Donovan Zimmerman of Paperhand Puppet Intervention invited us into his Saxapahaw studio these two Saturdays.
His group is doing their annual show these weekends and you should go if you can. Here are some puppet heads from the show.
Mark Donley (shown here demonstrating a backpack rig for a huge puppet) works for the Hillsborough Arts Council. He's from New Orleans and had a lot of experience there working with parades. He's currently organizing the Second Annual Handmade Parade
, taking place on October 17 2009.
To ensure a plethora of odd creatures on the street that day, he offered a workshop, over the course of two Saturdays, teaching the art of huge puppet making and giving us all a huge space, all the tools we needed, and giant vats of cornstarch glue so we could kick-start our own puppets.
Most of his giant heads (like this Buddha) are papier mache directly applied over clay-sculpted heads, but that would be an impractical method for churning out street creatures over the course of a weekend, so he showed us how to take cardboard, which is FLAT, and make giant heads, which are ROUND.
This gorgeous silvery creature was made with cardboard, not clay.
Donovan took a large lozenge of cardboard, slashed its perimeter, rolled the slashes towards the back, and stapled them together with his ultra-cool Rapid 31 Sword-Point Stapler which I immediately went home and ordered. Why had I never seen one of these before? Why have I had to live my life without it?
Then Mark and Donovan discussed ways to mount and rig the puppets. Some are three-person puppets (one for head, two for hands) the giant heron here is a six person puppet, others can be worn by just one hardy soul.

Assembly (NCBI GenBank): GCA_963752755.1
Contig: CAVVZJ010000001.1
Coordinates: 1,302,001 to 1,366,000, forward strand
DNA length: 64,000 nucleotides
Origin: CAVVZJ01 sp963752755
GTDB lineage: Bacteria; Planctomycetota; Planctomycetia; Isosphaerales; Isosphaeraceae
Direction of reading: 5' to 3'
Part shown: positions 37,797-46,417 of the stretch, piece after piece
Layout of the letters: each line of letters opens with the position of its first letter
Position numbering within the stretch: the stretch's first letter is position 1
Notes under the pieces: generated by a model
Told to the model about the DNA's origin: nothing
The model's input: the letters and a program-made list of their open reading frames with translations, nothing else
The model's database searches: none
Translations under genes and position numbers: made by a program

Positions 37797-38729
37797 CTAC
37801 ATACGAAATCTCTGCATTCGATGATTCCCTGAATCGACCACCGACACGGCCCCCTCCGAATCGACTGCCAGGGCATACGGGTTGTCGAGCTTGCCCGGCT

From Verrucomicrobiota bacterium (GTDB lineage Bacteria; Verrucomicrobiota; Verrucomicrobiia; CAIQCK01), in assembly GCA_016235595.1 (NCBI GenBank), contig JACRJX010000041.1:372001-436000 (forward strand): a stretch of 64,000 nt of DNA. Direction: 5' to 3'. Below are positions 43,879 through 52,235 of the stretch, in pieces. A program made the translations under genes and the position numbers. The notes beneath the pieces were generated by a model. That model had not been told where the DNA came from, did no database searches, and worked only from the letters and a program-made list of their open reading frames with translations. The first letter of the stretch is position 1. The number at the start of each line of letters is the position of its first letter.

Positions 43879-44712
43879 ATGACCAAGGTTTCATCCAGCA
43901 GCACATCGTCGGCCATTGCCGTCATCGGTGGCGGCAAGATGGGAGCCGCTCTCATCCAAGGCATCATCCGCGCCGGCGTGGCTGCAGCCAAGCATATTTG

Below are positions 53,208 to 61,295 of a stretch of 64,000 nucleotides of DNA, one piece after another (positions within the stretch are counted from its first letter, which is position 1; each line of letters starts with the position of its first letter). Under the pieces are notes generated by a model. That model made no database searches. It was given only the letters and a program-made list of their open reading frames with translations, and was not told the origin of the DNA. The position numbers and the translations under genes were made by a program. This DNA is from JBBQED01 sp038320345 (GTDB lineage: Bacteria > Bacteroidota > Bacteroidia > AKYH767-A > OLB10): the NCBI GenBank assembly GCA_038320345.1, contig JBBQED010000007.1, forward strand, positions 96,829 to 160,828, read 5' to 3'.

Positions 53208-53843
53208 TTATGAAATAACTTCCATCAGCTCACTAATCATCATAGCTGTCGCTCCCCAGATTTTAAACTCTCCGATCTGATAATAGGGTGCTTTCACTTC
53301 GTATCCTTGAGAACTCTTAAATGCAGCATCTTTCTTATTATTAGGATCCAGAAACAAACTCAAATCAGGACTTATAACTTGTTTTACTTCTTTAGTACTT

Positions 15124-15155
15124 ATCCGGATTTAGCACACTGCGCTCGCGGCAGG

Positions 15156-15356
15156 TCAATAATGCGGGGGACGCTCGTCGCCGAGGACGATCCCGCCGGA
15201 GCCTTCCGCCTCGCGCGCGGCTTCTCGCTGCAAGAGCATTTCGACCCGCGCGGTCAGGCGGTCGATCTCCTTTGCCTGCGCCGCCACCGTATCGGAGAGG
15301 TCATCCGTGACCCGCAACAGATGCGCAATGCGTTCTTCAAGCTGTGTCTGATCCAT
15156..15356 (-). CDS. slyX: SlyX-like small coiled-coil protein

If you can find an old backpack at the Goodwill, you can remove the frame part and use it to support the stick that holds your puppet's head above the crowd.
Donovan generously gave me this one for my puppet head, so I guess I'm committed to going to the parade!
If you can't find an external-frame backback, you can make a rig out of PVC and use fabric bands to keep it on your body.
Mark demonstrated a lighter-weight version with bamboo poles and showed how the backpack frees the puppeteer to work the arms without assistants.
Here's an approximation of their suggestion for rigging the head itself: bolt a furring strip to the back of the head (they use washers made of smashed-flat beer bottlecaps) and mount a pvc pipe to the wood. The long pole will slip into the pvc casing, and you tie the whole assembly together with a carriage bolt through both the pvc and bamboo.
As the workshop was winding down today, this group of teachers was working desperately to get at least one layer of paper mache over their giant bat.
I tossed my still-wet head (folks said it had an Easter Island feel) into the truck and left.
Here are two other happy twosomes of puppet makers and their output:
This looked like a cuttlefish for a long time but is a crow's head.
I thought this one was a rhinocerous beetle but it's actually a spider.